As a reader, I have a lot of reverence for the cliffhanger. I think I am perhaps in the minority here. I can certainly remember a time when cliffhangers drove me crazy. Back when I was in junior high, I would anxiously (not boldly) go into the various Star Trek season finales, knowing they wouldn’t end well for my heroes and I’d likely suffer months of torment afterward waiting for the inevitable resolution come fall.
Now, an undisclosed number of years later? To put it mildly, I’ve changed my mind. I love cliffhangers. Love them! In movies, in books, in television series, in all their different forms. But we’re mostly talking about books here at the Fictorians, so I’ll continue in that vein. In particular, I love the way multiple storylines come crashing together in a maelstrom of calamity at the end of a book. I love how these storylines may seem unconnected—that is, until the disparate threads careen together like shoelaces tipped with metallic sheathes, all drawn irresistibility to a magnet (one of the strangest and most ineffective metaphors I’ve come up with, granted, but which I’ll fail to edit out only on account of its extreme curiosity). As a writer with a greater understanding of narrative and structure, I don’t often fall for this anymore, but I try to pretend I don’t foresee the adhesive “story swirl” that brings characters and plots together in fun, hopefully unexpected ways.
Nowhere has this been better executed than in Otherland: City of Golden Shadow, the first in Tad Williams’ Otherland trilogy (or rather, one of his patented tetralogies). I can remember exactly where I was when I first raced through the concluding chapters of that book. I was in my first year of university, secreted away in a quiet nook in one of the library’s upper-level alcoves; these alcoves were magnificent places, because you could spy down on people wandering the stacks unawares. Very little spying occurred that day, however, much to the delight, I’m sure, of the unsuspecting library populace (so far as a person ignorant of spying can be delighted that they are not in fact being spied upon), because I was engrossed. Tad Williams had my exclusive attention, and he held it in his unyielding grip of fiction prowess.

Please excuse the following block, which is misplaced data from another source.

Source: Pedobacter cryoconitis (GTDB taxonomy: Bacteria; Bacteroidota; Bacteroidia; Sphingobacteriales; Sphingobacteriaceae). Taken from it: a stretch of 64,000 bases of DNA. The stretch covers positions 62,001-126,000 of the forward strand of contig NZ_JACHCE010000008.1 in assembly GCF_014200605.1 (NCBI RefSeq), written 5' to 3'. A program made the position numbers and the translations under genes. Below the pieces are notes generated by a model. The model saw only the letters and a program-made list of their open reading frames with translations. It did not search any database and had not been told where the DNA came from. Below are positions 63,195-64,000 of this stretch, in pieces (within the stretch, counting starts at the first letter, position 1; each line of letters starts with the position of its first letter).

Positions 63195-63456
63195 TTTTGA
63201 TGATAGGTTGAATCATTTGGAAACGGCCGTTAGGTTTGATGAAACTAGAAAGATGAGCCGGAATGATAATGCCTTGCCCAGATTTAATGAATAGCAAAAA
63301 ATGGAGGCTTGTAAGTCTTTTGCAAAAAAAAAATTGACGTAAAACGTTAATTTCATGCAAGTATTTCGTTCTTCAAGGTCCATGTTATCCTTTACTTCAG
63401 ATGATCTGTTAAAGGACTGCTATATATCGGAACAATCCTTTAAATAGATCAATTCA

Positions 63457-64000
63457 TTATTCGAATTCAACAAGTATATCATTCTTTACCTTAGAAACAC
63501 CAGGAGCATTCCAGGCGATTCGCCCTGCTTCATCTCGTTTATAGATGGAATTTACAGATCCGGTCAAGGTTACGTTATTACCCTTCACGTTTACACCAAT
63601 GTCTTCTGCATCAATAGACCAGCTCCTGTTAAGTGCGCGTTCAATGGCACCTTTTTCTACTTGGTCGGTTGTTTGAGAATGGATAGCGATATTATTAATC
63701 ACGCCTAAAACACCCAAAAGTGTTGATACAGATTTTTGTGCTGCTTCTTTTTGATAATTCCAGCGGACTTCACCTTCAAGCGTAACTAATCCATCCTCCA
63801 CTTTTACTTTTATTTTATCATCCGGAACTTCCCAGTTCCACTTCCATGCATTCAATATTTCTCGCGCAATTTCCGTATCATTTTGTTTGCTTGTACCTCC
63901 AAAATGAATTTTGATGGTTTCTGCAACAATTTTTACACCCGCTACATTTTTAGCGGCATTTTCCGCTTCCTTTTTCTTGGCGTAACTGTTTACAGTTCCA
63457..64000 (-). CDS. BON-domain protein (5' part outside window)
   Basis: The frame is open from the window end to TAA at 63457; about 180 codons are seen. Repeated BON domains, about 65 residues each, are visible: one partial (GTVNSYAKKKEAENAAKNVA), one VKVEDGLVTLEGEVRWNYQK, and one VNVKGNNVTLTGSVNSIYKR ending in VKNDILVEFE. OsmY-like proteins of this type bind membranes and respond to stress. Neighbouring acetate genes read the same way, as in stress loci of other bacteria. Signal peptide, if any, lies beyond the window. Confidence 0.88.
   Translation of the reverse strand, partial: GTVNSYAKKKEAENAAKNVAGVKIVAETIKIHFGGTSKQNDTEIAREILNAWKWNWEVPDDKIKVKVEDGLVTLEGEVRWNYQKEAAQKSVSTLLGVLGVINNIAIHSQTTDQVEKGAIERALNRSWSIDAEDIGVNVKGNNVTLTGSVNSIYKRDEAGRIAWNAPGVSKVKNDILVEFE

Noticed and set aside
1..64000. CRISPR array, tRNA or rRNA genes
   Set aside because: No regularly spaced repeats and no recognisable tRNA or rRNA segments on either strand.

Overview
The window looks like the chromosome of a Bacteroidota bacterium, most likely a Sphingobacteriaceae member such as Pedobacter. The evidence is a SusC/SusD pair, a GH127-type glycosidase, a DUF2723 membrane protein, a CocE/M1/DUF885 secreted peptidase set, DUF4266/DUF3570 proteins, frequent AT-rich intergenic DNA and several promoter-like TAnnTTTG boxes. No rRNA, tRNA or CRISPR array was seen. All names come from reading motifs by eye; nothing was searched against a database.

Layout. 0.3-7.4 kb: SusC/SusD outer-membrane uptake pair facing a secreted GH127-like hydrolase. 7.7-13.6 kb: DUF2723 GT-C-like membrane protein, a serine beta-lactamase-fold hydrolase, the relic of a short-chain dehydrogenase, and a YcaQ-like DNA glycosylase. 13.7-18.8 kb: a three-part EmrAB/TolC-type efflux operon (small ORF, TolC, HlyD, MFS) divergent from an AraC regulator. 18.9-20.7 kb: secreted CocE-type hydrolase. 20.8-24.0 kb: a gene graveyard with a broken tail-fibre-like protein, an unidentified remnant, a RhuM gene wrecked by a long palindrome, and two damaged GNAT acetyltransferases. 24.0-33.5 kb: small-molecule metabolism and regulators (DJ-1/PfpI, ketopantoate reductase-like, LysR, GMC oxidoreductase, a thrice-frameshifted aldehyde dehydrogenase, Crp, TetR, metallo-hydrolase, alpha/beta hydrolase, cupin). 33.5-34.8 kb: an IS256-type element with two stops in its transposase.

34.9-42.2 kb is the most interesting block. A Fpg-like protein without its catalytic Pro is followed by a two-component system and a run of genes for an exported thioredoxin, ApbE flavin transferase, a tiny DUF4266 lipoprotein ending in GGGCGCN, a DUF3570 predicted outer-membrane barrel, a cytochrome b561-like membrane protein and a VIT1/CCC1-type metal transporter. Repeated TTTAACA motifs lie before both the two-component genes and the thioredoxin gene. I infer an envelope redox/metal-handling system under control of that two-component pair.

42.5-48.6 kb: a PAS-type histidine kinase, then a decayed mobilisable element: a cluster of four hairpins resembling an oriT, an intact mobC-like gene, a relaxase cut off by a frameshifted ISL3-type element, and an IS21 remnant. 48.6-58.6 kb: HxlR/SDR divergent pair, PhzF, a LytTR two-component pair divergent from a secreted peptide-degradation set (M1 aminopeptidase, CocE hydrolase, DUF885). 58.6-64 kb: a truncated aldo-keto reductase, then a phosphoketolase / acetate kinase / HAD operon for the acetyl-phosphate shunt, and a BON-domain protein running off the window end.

My carpool had deposited me at school about an hour before any of my classes started, so I had some time to read. But an hour was not enough time to get through the last 150 pages of the book. To this day, that’s an unprecedented amount of reading for me to accomplish in one day, never mind one sitting, as I typically do not read very quickly. My class’s start time approached, and I could not put the book down. I realize that is an oft-abused cliché in reading circles, and I don’t go to this particular well lightly. That well-worn paperback may as well have been cemented to my hand with skin-ripping crazy glue. My first-year psychology seminar could not compete. I stayed up in that alcove until I got to the last page of the book, and not a moment sooner. In fact, I only left quite a large number of moments later, since I had to sit silently in stunned, mandated appreciation for about half an hour after turning the last page.
That ending is a work of art which never fails to stimulate me, and I’ve subsequently read the story five or six times. It’s the classic “story swirl” effect I mentioned earlier. I fear spoiling this magnificent read with plot specifics, as my zealous desire is that this blog post will inspire you to search it out and experience it for yourself. Suffice to say that there are a large cast of characters, of different ages and ethnicities, in wildly divergent corners of the earth, in circumstances so unrelated that I could not imagine how they might conglomerate in the end. But they did, and it was (is) beautiful. I don’t think there has ever been a reader who got to the end of Otherland Volume One and then didn’t immediately flip into Otherland Volume Two, were it available. (Fortunately I did not have the second book available that day, else I would have missed several classes.) It would be like someone seeing Locutus of Borg declare war on the Federation at the end of “The Best of Both Worlds, Part One” and then say to herself, Meh, I don’t care what happens next. It has been scientifically proven that no such breed of human exists.
I dare you to prove me wrong. I dare you!